There are some reports swirling around the interwebs about BMW ceasing production on the i8 in just a few months. Most of the reports claim that the BMW i8 will die off by April of this year. While that isn’t confirmed as of yet, it’s most likely accurate. Autocar even reported that UK dealers are telling customers that if they want a BMW i8, they need to put their order in by the end of February. So the end is nigh.

Which is actually a bit sad. The BMW i8 is a deeply flawed car, there’s no two ways about it, but it’s a charming car, an interesting car and one that is hard not to like. It’s a car that seems to have so much potential, yet fails to deliver on most of it and yet it’s one that we love anyway. So despite its flaws, we’re going to be sad to see it go.

I still remember driving the BMW i8 for the first time. It was almost two years ago and yet I remember it like it was yesterday. It was a BMW i8 Roadster, in grey over orange leather, and despite the fact that there were countless things to complain about, it was a car I loved driving for the week. It’s such a fun, light-hearted, silly car that makes people smile wherever it goes. Including the driver.

Though, the way it goes about creating smiles is different than every other sports car in its price range. Compared to other cars you can get for the money, the BMW i8 is downright slow. It also sounds like a hair-drying filled with marbles and most of that noise is fake anyway, it’s too cramped on the inside, it doesn’t handle as well as you might think and, despite being a three-cylinder plug-in hybrid, lacks a realistically useful electric range. It also seems to contradict itself, as its hybrid nature causes it to be a lackluster sports car and its hybrid tech isn’t even good enough to make that trade off. So how could it charm anyone?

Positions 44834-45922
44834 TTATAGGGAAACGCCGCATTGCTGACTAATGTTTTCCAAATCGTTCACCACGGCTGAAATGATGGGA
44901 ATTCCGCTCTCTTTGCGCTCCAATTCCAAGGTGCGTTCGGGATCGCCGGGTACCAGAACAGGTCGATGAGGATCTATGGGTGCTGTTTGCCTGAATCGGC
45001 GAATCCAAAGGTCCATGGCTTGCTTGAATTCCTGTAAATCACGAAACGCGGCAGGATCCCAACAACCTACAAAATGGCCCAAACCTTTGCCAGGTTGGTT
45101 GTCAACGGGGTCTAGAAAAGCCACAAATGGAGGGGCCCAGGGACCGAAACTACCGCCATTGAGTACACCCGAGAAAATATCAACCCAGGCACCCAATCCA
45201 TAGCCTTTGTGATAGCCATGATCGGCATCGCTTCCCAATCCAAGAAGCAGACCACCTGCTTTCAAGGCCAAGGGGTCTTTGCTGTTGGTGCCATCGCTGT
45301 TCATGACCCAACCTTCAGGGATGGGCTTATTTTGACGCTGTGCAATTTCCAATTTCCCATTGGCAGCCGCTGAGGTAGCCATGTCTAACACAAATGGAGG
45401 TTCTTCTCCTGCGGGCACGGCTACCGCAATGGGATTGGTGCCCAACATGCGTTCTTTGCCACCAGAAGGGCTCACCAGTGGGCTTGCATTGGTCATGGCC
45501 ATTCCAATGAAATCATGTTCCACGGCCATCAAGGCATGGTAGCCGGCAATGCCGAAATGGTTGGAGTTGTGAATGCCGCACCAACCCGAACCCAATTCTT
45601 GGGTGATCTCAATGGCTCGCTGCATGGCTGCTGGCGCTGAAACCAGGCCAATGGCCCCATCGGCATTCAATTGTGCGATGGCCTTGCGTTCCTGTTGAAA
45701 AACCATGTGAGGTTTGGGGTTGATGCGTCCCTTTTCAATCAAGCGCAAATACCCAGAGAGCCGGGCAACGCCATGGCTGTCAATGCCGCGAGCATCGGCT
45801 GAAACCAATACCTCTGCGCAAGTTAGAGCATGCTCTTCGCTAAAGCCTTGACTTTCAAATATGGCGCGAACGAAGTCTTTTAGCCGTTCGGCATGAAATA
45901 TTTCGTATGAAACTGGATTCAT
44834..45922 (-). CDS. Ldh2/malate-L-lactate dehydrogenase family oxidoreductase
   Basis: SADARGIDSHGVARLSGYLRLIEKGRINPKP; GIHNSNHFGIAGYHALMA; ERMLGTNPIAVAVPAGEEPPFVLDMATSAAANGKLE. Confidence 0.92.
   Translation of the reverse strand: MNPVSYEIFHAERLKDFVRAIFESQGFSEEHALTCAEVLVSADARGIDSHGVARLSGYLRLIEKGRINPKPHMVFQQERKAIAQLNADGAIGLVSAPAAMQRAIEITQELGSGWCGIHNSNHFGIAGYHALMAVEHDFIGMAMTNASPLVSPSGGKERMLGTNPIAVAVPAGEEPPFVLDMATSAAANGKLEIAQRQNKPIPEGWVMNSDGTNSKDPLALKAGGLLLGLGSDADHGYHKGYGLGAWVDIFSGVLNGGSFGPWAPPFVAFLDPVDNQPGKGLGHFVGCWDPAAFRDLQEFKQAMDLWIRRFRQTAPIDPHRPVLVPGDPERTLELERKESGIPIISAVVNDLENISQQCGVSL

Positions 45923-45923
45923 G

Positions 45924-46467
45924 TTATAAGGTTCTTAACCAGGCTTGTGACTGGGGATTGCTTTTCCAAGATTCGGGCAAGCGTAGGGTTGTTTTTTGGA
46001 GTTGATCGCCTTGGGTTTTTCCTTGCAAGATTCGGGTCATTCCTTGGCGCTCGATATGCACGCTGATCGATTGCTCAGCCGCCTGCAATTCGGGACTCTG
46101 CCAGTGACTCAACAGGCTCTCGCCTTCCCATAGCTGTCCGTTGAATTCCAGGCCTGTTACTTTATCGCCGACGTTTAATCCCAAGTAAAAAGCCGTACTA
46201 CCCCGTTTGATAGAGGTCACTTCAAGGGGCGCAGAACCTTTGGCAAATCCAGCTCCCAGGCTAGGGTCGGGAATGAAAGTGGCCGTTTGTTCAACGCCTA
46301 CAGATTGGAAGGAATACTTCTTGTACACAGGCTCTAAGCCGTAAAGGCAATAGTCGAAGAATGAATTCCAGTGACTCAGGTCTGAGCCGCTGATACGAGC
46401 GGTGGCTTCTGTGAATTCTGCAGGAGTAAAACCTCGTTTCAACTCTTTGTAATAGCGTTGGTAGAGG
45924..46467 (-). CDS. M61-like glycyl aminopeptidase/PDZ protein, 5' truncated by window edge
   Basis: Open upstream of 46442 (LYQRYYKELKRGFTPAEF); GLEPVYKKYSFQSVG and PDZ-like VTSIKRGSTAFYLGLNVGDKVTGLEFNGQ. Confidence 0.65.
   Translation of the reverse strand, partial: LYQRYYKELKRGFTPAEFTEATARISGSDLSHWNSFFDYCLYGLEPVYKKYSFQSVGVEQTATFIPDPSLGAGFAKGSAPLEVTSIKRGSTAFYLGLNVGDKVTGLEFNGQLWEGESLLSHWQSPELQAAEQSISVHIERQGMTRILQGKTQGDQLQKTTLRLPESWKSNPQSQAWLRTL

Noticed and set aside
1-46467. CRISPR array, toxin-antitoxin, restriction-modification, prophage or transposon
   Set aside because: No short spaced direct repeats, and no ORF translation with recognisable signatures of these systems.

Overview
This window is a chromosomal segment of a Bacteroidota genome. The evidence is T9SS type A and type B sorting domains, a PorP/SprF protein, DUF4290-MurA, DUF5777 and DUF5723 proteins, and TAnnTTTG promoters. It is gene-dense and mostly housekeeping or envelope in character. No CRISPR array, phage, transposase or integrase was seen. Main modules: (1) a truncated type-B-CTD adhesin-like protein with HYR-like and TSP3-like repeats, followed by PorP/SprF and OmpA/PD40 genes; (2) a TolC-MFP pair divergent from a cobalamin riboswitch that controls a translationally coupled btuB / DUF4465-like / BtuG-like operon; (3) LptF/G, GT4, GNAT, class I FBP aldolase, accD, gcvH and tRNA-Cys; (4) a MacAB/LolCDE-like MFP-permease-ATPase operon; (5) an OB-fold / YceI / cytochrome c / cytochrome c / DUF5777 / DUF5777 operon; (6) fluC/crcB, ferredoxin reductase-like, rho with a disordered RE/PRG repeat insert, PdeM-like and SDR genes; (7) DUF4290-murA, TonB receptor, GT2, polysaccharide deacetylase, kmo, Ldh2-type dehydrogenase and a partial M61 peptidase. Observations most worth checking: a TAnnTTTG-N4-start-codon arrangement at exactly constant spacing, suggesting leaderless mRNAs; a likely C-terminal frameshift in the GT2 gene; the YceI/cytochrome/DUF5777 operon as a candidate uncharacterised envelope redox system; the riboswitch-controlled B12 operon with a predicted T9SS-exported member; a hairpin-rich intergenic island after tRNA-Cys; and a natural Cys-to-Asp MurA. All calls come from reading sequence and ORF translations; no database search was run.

I’m sad the BMW i8 is leaving but it really needs to go

For starters, just look at it. We often forget about just how important a car’s looks are. The BMW i8 is a ridiculous looking car in the best of ways. It doesn’t look like something from this world, with its futuristic spaceship styling. While I had Lamborghinis as bedroom wall posters, many youths of today have i8 posters and there’s good reason for that. It’s also surprisingly quick for such a small engine and electric powertrain. While it’s slow compared to its rivals, it’s far quick enough to be engaging.

However, the absolute best aspect of the i8 only comes in one version of the car. The open-top pure-EV driving of the BMW i8 Roadster is absolutely delightful. On the weekends, I found myself running out in the morning to get bagels, as early as I could rise, just so I could drive around with the top down in complete silence, with no other cars on the road to ruin it. There’s something lovely about driving around in a low-slung sports car, in complete silence, sans roof. The lack of engine or exhaust noise makes you feel like you’re apart of the entire environment and it’s just so nice. In an age with obnoxious exhausts and artificial engine pops and burbles, the i8’s drop-top silence was and is refreshing.

We don’t know what’s next for the i8; will it return as a pure BEV, will it come back with a bigger engine and more power or will it remain in the darkness forever. We aren’t sure. But what we do know is that the i8 should be remembered, and appreciated for what it was — an ambitious sports car that, while deeply flawed, was incredibly charming.

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